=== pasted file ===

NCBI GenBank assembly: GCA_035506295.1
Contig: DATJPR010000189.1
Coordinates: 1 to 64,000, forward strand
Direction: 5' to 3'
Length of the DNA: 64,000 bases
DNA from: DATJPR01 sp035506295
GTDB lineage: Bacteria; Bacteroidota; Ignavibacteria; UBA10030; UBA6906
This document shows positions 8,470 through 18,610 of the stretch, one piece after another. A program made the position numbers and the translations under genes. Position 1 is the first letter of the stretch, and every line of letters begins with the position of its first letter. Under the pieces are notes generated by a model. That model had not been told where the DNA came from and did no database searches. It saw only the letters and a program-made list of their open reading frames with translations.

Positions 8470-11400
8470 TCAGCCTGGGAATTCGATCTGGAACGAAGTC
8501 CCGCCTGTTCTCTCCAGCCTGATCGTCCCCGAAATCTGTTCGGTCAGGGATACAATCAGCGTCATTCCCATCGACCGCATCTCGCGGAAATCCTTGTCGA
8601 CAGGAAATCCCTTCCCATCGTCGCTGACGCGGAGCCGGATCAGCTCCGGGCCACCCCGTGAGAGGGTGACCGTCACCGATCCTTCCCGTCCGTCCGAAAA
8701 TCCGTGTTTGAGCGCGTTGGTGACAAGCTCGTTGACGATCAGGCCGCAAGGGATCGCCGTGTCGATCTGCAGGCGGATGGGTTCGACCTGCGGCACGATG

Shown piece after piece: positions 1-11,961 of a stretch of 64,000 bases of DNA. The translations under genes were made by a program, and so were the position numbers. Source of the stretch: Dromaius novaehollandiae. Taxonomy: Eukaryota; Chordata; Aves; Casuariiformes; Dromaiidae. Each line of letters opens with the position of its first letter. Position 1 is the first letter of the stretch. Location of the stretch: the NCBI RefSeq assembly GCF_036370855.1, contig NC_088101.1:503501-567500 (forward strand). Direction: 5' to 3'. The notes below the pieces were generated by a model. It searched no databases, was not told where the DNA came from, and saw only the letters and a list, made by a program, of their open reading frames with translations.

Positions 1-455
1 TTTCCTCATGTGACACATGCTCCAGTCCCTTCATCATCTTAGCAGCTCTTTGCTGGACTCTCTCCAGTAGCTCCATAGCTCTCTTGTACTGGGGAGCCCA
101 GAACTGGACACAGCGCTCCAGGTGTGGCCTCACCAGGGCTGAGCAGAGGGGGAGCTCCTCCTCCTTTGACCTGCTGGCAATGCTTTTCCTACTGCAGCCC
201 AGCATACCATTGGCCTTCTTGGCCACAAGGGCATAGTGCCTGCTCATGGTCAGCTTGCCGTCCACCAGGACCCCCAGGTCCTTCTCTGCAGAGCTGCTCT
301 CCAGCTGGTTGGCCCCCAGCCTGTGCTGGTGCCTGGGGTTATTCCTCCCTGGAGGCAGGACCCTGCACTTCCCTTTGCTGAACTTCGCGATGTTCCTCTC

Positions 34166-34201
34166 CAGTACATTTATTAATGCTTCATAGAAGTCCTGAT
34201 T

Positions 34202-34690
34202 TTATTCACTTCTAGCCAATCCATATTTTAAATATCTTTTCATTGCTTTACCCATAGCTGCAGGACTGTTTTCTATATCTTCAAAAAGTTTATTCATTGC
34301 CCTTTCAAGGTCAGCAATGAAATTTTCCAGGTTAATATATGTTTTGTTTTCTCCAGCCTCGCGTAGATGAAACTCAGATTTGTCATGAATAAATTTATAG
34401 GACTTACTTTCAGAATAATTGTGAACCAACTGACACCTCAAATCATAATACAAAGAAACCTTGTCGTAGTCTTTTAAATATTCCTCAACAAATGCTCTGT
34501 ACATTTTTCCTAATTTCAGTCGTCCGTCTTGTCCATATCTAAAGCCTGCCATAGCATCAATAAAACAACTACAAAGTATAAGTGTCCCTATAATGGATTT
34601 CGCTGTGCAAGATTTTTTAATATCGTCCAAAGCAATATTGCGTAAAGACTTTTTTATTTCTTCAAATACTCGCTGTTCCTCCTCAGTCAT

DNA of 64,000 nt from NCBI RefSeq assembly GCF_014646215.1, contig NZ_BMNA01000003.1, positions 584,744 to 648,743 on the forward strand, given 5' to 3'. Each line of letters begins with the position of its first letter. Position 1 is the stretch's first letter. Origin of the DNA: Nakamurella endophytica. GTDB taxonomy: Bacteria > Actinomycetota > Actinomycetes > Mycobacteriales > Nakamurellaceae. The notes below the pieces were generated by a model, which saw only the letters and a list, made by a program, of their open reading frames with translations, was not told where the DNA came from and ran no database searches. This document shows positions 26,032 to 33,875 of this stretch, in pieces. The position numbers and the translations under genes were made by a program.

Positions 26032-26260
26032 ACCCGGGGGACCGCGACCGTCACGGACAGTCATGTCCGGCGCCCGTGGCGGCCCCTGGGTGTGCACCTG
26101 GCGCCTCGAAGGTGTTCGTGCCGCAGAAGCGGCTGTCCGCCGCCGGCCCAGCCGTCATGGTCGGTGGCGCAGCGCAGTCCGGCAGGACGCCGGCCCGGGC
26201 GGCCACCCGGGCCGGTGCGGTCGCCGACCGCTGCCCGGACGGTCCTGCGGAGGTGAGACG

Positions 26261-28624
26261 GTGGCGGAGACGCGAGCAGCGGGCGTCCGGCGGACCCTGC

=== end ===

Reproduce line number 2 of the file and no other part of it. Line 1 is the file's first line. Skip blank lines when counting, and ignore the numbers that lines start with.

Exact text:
Contig: DATJPR010000189.1